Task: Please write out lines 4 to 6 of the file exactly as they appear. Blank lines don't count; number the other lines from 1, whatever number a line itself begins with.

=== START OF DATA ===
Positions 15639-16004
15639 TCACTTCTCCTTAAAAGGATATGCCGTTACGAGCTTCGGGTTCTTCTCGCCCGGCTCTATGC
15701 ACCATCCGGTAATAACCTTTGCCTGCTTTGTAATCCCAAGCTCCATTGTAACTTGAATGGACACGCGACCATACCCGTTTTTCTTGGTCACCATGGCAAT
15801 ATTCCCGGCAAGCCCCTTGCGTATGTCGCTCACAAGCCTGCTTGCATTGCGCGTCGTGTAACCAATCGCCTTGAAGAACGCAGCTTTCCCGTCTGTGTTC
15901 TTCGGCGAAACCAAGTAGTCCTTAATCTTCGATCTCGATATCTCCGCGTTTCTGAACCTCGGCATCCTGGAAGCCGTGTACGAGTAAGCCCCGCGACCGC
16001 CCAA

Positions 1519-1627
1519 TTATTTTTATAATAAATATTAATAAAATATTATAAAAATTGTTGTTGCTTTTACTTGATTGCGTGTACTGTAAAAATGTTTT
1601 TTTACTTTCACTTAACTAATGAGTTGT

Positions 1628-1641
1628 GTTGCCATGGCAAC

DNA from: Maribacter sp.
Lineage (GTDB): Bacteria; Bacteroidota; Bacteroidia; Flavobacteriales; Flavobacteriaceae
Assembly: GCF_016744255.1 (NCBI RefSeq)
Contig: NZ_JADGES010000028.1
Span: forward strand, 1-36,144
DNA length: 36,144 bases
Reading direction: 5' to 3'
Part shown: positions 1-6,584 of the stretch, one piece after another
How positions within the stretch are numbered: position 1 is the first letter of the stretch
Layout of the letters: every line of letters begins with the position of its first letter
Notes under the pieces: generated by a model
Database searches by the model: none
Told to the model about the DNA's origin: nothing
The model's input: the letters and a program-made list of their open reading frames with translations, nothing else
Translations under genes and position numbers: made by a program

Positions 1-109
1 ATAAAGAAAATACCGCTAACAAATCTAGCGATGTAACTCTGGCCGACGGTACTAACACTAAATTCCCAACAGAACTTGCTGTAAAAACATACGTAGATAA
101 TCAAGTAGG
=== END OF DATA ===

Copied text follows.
15801 ATTCCCGGCAAGCCCCTTGCGTATGTCGCTCACAAGCCTGCTTGCATTGCGCGTCGTGTAACCAATCGCCTTGAAGAACGCAGCTTTCCCGTCTGTGTTC
15901 TTCGGCGAAACCAAGTAGTCCTTAATCTTCGATCTCGATATCTCCGCGTTTCTGAACCTCGGCATCCTGGAAGCCGTGTACGAGTAAGCCCCGCGACCGC
16001 CCAA